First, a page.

Photo: Andrew Harnik / AP

There were plenty of reasons to think the individual mandate was here to stay. It was a linchpin of Republicans' failed effort to defeat the Affordable Care Act in 2010. They couldn't persuade the Supreme Court to strike it down in 2012, or muster enough votes in that year's elections to do it themselves. They failed to repeal it once again in July. This July. Not even five months ago. And yet, here we are.

The bottom line: As important as the passage of Republicans' tax overhaul is for tax policy, and for President Trump's legislative agenda and Paul Ryan's legacy and everything else, this is at least as big a moment in the life of the ACA. After years upon years of dire warnings about what would happen to the ACA without an individual mandate, we're about to find out in a live experiment.

Yes, but: I asked some of the other people who have ridden out the entire individual-mandate saga whether they're as surprised as I am to see the coverage requirement actually about to vanish. They are mostly surprised Republicans haven't achieved more.

  • "I am in some ways surprised they didn't repeal the law," says former Rep. Henry Waxman, who helped write the House version of the ACA.
  • Conservative policy analyst Chris Jacobs sort of agrees with Waxman, though obviously by coming at it from the other side, noting Republicans' years of campaign promises to roll back the law's regulatory requirements.
  • "I know the [Mitt] Romney folks drafted a whole reconciliation bill in 2012," Jacobs says. "If this is all we get out of it? No."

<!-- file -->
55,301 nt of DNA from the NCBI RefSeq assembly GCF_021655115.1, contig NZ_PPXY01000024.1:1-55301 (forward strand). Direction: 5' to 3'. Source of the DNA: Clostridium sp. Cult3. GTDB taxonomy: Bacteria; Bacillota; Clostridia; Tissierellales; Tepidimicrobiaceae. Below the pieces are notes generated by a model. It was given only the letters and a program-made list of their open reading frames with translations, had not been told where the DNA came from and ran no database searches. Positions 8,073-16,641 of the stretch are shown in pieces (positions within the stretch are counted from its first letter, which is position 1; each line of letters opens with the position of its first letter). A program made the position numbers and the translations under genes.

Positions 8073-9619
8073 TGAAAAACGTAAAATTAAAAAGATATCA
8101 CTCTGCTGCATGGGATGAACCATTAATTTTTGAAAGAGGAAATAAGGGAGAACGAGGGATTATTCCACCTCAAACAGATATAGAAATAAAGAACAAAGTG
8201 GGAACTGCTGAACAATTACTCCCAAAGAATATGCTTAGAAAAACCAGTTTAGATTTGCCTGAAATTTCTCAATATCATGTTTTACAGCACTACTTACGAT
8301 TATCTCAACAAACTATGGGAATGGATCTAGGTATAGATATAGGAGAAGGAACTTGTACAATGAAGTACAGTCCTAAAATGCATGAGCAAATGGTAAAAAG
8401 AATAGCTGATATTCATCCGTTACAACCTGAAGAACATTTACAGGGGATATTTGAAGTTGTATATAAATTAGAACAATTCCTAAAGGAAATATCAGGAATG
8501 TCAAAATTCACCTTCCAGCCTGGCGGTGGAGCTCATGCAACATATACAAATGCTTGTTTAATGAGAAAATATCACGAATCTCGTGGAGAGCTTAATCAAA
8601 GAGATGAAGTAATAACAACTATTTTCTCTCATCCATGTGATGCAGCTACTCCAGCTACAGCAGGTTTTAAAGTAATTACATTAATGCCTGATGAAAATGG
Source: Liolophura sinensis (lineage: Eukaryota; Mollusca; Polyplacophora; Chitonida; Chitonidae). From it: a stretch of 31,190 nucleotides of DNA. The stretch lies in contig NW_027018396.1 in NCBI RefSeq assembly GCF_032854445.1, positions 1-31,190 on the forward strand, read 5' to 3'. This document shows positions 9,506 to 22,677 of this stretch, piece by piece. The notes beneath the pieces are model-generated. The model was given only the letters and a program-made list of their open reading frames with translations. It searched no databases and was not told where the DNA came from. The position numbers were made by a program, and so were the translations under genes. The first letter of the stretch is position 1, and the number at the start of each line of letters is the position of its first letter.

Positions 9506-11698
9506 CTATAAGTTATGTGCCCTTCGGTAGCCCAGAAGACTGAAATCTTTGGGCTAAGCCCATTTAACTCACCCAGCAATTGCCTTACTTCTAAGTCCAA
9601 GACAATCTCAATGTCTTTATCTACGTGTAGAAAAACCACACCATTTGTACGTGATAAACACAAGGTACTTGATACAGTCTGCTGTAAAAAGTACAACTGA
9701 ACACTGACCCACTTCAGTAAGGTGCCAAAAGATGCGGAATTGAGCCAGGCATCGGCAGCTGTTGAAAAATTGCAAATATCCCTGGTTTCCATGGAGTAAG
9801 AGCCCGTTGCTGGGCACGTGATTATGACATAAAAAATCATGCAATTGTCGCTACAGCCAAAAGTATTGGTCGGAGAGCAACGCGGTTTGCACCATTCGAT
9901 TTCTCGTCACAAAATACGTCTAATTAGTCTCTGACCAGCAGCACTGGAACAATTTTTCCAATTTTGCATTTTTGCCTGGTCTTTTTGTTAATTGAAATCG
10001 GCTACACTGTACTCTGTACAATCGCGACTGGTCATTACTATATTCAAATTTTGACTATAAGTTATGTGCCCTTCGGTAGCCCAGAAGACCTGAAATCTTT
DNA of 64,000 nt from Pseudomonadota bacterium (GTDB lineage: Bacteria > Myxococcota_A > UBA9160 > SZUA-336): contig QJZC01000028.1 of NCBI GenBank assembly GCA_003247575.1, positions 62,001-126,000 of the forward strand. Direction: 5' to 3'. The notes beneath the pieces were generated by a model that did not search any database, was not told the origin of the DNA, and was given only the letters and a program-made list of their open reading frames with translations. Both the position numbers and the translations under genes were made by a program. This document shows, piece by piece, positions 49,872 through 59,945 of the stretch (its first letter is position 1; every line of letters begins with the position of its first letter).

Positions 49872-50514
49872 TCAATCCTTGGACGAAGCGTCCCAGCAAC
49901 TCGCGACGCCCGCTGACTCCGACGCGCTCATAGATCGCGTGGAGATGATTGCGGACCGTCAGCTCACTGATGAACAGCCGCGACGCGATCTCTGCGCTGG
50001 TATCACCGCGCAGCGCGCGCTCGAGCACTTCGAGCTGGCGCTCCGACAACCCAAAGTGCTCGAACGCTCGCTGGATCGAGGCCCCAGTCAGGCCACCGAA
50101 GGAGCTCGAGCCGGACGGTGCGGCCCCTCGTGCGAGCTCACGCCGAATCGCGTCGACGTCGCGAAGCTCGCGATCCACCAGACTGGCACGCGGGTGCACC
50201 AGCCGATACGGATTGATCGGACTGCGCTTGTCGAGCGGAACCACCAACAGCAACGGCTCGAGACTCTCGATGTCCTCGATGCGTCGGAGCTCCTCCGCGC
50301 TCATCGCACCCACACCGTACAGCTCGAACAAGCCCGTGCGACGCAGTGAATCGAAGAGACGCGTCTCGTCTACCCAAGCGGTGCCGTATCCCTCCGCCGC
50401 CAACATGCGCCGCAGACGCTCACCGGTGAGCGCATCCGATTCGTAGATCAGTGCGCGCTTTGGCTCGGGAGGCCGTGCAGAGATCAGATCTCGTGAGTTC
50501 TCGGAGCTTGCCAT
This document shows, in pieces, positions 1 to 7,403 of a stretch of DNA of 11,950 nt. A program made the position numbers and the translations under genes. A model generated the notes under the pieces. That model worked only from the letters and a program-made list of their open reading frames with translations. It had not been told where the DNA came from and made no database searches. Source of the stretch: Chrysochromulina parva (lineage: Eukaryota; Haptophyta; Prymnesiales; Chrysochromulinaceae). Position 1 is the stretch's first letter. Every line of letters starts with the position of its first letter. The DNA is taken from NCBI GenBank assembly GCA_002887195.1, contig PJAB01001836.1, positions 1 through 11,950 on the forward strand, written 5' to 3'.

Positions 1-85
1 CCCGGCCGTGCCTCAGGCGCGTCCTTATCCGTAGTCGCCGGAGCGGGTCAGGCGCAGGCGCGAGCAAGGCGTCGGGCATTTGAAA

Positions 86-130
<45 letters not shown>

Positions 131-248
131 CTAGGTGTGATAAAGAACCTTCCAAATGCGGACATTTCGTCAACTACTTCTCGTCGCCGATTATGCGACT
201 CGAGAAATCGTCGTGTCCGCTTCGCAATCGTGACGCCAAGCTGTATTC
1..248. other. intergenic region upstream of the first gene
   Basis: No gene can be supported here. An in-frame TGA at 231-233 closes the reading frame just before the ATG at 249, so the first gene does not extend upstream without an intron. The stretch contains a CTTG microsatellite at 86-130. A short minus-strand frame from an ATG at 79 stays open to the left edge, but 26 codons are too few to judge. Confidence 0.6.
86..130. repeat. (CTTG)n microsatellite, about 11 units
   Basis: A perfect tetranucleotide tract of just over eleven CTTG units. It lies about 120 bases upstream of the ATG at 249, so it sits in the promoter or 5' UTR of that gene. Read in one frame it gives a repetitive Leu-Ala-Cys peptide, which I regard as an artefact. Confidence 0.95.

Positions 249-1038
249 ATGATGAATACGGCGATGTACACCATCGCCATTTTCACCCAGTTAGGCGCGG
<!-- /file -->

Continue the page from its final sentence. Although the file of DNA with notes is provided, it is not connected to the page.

• "I don't think it's that big an accomplishment, because [the mandate] has always been unpopular," Jacobs says.

Go deeper

The cliffhanger could be ... Georgia

Illustration: Sarah Grillo/Axios

It hasn't backed a Democrat for president since 1992, but Georgia's changing demographics may prove pivotal this year — not only to Trump v. Biden, but also to whether Democrats take control of the Senate.

Why it matters: If the fate of the Senate did hinge on Georgia, it might be January before we know the outcome. Meanwhile, voters' understanding of this power in the final days of the election could juice turnout enough to impact presidential results.

Amy Harder, author of Generate
6 hours ago - Energy & Environment

Climate change goes mainstream in presidential debate

Photo illustration: Aïda Amer/Axios. Photo: Olivier Douliery-Pool/Getty

The most notable part of Thursday’s presidential debate on climate change was the fact it was included as a topic and assumed as a fact.

The big picture: This is the first time in U.S. presidential history that climate change was a featured issue at a debate. It signals how the problem has become part of the fabric of our society. More extreme weather, like the wildfires ravaging Colorado, is pushing the topic to the front-burner.

Finally, a real debate

Photo: Morry Gash/AP

A more disciplined President Trump held back from the rowdy interruptions at tonight's debate in Nashville, while making some assertions so outlandish that Joe Biden chuckled and even closed his eyes. A Trump campaign adviser told Axios: "He finally listened." 

The result: A real debate.